If you’ve ever run “kubectl apply” on a Deployment resource like the one above, you know that Kubernetes takes care of deploying the containers inside Pods, scheduling them onto Nodes in your cluster. And you know that if you try to manually delete the Pods, the Kubernetes control plane will bring them back up- it still knows about your intent, that you want three copies of your “helloworld” container. The job of Kubernetes is to reconcile your intent with the running state of its resources- not just once, but continuously.
So how does this relate to platforms, and to the other products in that diagram? Because deploying and scaling containers is only the beginning of what the Kubernetes control plane can do. While Kubernetes has a core set of APIs, it is also extensible, allowing developers and providers to build Kubernetes controllers for their own resources, even resources that live outside of the cluster. In fact, nearly every Google Cloud product in the diagram above— from Cloud SQL, to IAM, to Firewall Rules — can be managed with Kubernetes-style YAML. This allows organizations to simplify the management of those different platform pieces, using one configuration language, and one reconciliation engine. And because KRM is based on OpenAPI, developers can abstract KRM for developers, and build tools and UIs on top.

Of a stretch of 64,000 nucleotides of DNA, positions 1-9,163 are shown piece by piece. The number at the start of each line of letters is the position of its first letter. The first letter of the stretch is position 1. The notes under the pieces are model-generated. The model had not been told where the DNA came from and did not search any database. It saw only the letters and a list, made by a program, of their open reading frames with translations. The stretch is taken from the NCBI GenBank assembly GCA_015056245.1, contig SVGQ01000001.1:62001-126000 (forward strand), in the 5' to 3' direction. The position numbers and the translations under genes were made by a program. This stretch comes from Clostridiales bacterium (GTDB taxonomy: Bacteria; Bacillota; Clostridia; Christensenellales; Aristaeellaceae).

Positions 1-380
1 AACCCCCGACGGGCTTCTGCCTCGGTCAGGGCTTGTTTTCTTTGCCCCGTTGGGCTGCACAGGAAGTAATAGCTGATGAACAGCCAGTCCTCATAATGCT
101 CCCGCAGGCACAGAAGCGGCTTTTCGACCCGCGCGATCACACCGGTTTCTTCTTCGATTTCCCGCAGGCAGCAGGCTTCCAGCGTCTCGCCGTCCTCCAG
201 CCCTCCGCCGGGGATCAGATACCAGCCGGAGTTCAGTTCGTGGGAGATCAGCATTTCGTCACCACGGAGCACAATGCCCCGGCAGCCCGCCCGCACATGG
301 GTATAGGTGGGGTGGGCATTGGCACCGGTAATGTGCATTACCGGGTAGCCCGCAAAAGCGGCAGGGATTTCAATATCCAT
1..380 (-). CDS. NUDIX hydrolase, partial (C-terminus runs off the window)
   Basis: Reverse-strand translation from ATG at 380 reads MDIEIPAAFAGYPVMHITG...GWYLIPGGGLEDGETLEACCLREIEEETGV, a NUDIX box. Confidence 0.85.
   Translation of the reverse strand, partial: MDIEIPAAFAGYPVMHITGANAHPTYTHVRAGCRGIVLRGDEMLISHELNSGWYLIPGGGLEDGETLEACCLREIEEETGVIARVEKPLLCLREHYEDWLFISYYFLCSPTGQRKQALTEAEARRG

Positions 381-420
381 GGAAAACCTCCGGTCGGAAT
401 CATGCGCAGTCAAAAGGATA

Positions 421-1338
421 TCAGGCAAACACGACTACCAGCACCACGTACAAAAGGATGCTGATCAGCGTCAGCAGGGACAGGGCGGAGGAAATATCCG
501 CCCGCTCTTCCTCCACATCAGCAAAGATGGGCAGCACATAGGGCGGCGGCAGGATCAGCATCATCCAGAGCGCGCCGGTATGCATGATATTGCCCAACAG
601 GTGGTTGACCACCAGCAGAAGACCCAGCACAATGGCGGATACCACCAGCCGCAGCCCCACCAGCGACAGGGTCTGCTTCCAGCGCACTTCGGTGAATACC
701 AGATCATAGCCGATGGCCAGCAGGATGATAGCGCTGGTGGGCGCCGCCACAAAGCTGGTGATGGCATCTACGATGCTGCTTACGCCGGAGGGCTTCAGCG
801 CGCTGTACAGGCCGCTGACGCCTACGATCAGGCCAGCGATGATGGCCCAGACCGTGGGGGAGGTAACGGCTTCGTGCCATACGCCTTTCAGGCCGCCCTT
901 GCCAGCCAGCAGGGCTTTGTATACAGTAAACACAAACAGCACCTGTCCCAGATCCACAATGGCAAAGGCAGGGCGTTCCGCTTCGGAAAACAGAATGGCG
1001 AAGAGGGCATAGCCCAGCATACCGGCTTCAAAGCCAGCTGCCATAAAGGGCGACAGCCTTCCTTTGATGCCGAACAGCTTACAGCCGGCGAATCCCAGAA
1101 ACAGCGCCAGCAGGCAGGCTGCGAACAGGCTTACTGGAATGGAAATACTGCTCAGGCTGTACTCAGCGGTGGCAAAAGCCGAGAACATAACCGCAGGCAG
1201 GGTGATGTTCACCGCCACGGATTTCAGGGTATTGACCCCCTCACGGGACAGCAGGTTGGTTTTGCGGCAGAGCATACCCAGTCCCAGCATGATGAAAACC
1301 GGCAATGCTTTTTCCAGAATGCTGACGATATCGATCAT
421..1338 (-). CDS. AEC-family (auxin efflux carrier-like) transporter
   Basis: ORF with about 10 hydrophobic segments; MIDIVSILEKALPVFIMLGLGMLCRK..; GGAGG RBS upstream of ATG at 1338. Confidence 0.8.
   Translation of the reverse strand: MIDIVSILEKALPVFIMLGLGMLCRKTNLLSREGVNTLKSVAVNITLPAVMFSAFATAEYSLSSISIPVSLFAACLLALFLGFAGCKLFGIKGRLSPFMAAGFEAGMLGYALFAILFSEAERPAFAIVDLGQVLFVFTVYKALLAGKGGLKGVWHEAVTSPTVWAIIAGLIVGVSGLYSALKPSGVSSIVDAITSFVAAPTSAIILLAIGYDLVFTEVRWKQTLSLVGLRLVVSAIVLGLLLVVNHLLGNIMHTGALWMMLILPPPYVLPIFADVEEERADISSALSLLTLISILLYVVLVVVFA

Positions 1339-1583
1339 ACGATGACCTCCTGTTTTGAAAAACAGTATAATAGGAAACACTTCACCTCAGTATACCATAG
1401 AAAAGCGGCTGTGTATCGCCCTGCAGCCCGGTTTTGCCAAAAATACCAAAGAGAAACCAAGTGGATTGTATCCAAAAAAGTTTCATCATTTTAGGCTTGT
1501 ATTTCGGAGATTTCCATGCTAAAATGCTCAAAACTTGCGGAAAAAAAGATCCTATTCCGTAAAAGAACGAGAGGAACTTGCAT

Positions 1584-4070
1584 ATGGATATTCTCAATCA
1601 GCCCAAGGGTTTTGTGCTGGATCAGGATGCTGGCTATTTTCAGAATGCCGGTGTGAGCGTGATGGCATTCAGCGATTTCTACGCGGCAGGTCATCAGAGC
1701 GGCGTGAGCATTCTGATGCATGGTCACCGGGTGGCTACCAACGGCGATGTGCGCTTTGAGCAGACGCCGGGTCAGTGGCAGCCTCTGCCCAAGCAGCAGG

Further, because KRM is typically expressed in a YAML file, users can store their KRM in Git and sync it down to multiple clusters at once, allowing for easy scaling, as well as repeatability, reliability, and increased control. With KRM tools, you can make sure that your security policies are always present on your clusters, even if they get manually deleted.
In short, Kubernetes is not just the “compute” block in a platform diagram – it can also be the powerful declarative control plane that manages large swaths of your platform. Ultimately, KRM can get you several big steps closer to a developer platform that helps you deliver software fast, and securely.
The rest of this series will use concrete examples, with accompanying demos, to show you how to build a platform with the Kubernetes Resource Model. Head over to the GitHub repository to follow Part 1 – Setup, which will spin up a sample GKE environment in your Google Cloud project.
And stay tuned for Part 2, where we’ll dive into how the Kubernetes Resource Model works.